(Sadly for the stereotype, my mate doesn't inflict his views on the students and, if anything overcompensates - to the point that one of his charges thought he was a Thatcherite. I digress)
 

AlienFTM

MIA
Book Reviewer
#5
I was a little surprised by the troops being involved as I seem to remember being taught that they were all Yeomanry and not regular troops,
As stated, 15th Hussars were present. Proper histories of Peterloo describe how the 15th intervened to curb the excesses of the over-enthusiastic Yeomanry with the flat of the sabre and save the death toll from being far, far higher.

Entirely as an aside. I've visited Abergavenny a few times. Two pubs stick in my mind, The King's Head and The King's Arms. One is on the high street next to the market hall. The other is near the castle and the Post Office sorting office. The latter proudly displays a quote that the pub offered the best food and accommodation, by the quartermaster of 15H, dated 1819.

I chatted up to the landlady and asked her about it. She hadn't a clue. I passed on details of the Light Dragoons Association, keepers of the regimental history and invited her to see if they could tell her anything.

In 1819, England still had no full barracks system like we have. Units seemed to take quarters where they could. Personally, I'd just like to know whether 15H were in Abergavenny before or after Peterloo.
 
#6
I also remember studying both the event and its context of revolutionary/radical actions at A level. Tbh where you have 3 relatively small units on 3 sides of a gathering of 60k they have been ordered to clear at once, and the only comms they have is visual that the other units are surrounded the death toll was remarkably small. Haven't seen the film but the guardian like it so it will undoubtably be inaccurate guff portraying it as the Iraq War march with evil right wingers with sabres. Que millenials giving it 'omg!! How was this covered up??!?' as they don't know what a book is and Corbyn demanding a public inquiry.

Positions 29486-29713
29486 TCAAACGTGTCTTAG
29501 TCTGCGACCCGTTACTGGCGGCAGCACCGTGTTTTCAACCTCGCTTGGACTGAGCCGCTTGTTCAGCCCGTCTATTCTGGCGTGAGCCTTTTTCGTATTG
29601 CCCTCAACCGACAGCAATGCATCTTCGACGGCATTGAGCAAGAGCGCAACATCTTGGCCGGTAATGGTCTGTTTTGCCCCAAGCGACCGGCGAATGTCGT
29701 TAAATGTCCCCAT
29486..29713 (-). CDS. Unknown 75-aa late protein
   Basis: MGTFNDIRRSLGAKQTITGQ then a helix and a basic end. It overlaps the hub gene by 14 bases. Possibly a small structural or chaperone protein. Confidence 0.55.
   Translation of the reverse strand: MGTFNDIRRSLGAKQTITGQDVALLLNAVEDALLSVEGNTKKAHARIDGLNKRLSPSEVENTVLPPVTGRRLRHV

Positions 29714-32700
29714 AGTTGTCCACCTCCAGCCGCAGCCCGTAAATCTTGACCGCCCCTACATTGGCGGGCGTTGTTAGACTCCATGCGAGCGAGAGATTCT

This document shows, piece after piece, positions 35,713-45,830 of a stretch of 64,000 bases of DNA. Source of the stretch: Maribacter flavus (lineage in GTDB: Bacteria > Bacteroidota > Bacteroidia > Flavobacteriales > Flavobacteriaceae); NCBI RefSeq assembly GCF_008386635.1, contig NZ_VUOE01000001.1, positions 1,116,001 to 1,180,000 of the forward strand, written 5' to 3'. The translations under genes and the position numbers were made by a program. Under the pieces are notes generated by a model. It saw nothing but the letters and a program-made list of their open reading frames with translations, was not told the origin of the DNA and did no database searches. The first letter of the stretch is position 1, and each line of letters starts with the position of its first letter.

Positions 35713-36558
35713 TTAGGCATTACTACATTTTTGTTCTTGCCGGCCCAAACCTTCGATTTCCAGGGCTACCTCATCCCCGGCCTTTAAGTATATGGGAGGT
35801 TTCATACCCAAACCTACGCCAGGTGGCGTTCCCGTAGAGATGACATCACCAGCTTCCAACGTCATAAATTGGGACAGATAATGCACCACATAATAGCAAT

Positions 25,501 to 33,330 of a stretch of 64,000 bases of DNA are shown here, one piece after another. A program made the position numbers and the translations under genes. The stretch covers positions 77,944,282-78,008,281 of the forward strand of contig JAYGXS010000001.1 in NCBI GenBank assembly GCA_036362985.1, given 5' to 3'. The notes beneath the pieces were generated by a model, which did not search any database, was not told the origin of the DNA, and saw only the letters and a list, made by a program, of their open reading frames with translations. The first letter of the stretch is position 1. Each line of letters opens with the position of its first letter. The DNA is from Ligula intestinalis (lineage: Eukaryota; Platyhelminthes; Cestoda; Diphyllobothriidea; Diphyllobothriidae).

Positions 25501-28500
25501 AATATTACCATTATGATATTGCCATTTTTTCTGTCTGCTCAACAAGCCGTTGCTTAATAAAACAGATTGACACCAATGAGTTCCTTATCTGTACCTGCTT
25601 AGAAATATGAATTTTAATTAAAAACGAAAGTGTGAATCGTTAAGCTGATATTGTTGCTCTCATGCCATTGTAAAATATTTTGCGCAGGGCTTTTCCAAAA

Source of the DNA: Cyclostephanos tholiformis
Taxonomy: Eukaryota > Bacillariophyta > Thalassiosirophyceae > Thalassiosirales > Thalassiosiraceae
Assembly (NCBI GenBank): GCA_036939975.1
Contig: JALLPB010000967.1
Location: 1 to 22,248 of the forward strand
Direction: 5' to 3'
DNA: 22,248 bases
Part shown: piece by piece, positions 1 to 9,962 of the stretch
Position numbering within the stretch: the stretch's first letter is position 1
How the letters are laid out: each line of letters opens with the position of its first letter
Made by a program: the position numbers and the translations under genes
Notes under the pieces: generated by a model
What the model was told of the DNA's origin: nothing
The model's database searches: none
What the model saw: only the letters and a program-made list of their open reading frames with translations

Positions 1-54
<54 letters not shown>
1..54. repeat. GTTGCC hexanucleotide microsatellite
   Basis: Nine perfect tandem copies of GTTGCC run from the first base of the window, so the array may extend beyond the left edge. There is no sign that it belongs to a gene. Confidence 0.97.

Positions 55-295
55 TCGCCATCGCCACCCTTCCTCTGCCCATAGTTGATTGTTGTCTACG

Brotherton Lad

LE
Kit Reviewer
#7
I naively assumed everyone knew about Peterloo. Especially in the Army, since it hasn't been deployed in that way since on this side of the Irish Sea.
 
#8
Sounds like a one-sided view of what happened. For the other side...

Take an illegal demo of 60k, reports of protesters drilling in the hills around Manchester and preparing for trouble, a rabble-rousing orator (Hunt) and some panicky magistrates. No police in those days but plenty of troops in town on MACA. The magistrates ordered the nearest troops to arrest Hunt who was on a wagon in the middle of the demo. Enter two troops of Mancs Yeomanry (60 soldiers or so). They reached the wagons where Hunt told the protesters to do what they had to to stop the arrests. The troops were by now split into groups of 2-3 and more had to be sent in to rescue them as the crowd turned nasty. Several of the dead were trampled as the crowd clearer the square.

If the magistrates had wanted a massacre or to clear by force they had the 15th Hussars, a regiment of Dragoon Guards, the Cheshire Yeo, two infantry battalions and a couple of batteries in the town. The army was taking casualties from bricks etc so it was far from peaceable. (Bonaparte's "whiff of grapeshoot" shows that freedom-loving republicans on the continenet would have been less-restrained

All then souped up by the radicals who wanted a cause celebre.
 
#9
I naively assumed everyone knew about Peterloo. Especially in the Army, since it hasn't been deployed in that way since on this side of the Irish Sea.
Wasn't the army deployed during the General Strike of 1926?
 
#10